Fedora Nightlife is a project for creating a Fedora community grid. People will be able to donate idle capacity from their own computers to an open, general-purpose Fedora-run grid for processing socially beneficial work and scientific research that requires access to large amounts of computing power. Given the large number of Fedora users, we hope to eventually be able to build a community grid of over a million nodes at Fedora. This will be a great example of the power of the Fedora community, give people new and meaningful ways to contribute to Fedora, advance the development of large-scale grid software, and lead to real benefits for the world.
A core part of Fedora Nightlife's mission will be to provide a complete open-source grid infrastructure suitable for computing a full spectrum of tasks. This includes:
- The core operating system and execution environments
- The necessary libraries for many workloads
- The workload scheduler
- Facilities for managing and enforcing various policies
- and so on
Fedora Nightlife will leverage the Condor project, which was created and hosted by the University of Wisconsin Madison, for scheduling and harnessing donated computing power. Last year, Red Hat and the University of Wisconsin signed a strategic partnership around Condor. Part of this partnership entailed releasing Condor's source code under an OSI-approved open source license. As a result, we now have Condor packaged at Fedora, and upstream development continues to happen at the University of Wisconsin repository in an open manner.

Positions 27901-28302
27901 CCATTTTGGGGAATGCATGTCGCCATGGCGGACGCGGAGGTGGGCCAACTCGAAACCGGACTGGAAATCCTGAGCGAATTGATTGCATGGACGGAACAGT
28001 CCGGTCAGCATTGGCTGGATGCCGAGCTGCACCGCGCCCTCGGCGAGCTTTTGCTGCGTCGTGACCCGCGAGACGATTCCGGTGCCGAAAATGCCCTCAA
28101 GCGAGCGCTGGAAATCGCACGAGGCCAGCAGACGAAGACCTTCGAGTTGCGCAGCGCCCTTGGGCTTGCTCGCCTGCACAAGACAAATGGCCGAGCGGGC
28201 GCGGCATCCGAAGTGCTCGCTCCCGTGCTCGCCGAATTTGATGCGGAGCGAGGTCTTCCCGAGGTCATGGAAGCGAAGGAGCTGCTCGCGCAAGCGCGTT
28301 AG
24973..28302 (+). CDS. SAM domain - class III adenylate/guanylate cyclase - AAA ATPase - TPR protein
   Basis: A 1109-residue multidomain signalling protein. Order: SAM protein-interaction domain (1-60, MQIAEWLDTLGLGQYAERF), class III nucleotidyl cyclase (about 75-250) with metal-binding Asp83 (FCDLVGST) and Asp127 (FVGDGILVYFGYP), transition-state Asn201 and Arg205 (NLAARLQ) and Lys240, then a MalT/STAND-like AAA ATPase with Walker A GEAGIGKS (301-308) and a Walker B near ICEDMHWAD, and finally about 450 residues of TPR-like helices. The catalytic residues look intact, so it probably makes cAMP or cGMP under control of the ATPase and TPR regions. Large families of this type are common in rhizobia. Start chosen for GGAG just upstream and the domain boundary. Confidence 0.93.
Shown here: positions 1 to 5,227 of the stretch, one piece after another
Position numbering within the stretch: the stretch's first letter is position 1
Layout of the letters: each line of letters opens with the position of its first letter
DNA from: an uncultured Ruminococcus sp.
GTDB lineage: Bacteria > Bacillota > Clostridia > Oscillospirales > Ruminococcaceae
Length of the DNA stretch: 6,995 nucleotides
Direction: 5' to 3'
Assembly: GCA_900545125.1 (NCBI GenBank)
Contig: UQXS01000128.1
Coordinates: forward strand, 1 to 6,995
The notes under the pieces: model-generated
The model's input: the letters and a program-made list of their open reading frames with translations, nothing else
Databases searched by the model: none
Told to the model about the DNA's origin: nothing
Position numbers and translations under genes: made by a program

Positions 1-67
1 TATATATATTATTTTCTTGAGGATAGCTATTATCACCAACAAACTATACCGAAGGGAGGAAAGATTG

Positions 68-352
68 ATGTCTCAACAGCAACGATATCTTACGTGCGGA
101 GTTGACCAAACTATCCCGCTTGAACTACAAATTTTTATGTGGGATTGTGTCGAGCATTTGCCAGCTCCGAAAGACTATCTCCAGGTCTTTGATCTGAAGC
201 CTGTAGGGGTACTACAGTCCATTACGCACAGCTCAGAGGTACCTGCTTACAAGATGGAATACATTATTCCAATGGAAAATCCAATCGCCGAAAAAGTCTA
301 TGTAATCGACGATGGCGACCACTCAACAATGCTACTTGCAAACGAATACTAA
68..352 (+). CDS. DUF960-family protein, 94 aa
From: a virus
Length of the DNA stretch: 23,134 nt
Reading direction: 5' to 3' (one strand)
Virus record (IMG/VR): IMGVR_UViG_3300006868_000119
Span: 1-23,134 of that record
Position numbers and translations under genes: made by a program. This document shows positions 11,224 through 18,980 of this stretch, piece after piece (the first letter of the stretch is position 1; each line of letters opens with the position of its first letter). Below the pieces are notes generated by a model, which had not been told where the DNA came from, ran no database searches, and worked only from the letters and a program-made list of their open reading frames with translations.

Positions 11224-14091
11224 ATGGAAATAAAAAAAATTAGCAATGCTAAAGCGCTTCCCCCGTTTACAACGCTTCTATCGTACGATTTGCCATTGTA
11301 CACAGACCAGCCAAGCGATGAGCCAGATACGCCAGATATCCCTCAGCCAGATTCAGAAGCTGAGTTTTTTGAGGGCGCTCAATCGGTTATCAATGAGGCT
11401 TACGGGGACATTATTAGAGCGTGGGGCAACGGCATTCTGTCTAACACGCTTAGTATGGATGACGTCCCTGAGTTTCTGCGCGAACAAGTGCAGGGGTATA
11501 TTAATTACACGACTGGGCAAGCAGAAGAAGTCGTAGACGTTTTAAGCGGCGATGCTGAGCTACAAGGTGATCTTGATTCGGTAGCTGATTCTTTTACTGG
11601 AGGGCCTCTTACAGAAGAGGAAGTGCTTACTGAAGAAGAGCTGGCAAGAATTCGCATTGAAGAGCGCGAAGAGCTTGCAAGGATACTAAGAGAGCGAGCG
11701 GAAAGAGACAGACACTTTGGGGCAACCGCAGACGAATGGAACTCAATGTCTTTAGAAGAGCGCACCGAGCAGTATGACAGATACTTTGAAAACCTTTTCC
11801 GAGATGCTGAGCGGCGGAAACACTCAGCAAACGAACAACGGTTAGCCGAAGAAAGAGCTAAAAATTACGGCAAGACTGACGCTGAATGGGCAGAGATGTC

How to Participate
- Join the Fedora Nightlife Mailing List
- Join the Fedora Nightlife Development List
- Join our IRC Channel on irc.freenode.net: #fedora-nightlife
We are just starting Nightlife, so any input or contribution you have for driving this project forward is welcome.
Proposing Projects for Nightlife
We still need to formalize a set of guidelines and process for how a project can take advantage of Nightlife for computation. Some of the requirements around a project will likely include:
- the applications to be executed must be open source (and likely packaged at Fedora)
- the project must have an active maintainer at Fedora
- the project must provide some kind of "good" (and definitely not be malicious or harmful)
- there should be some kind of open data policy
For now, until we have this well-defined, if you have a project that you'd like to propose for Nightlife, please e-mail the Nightlife mailing list to do so.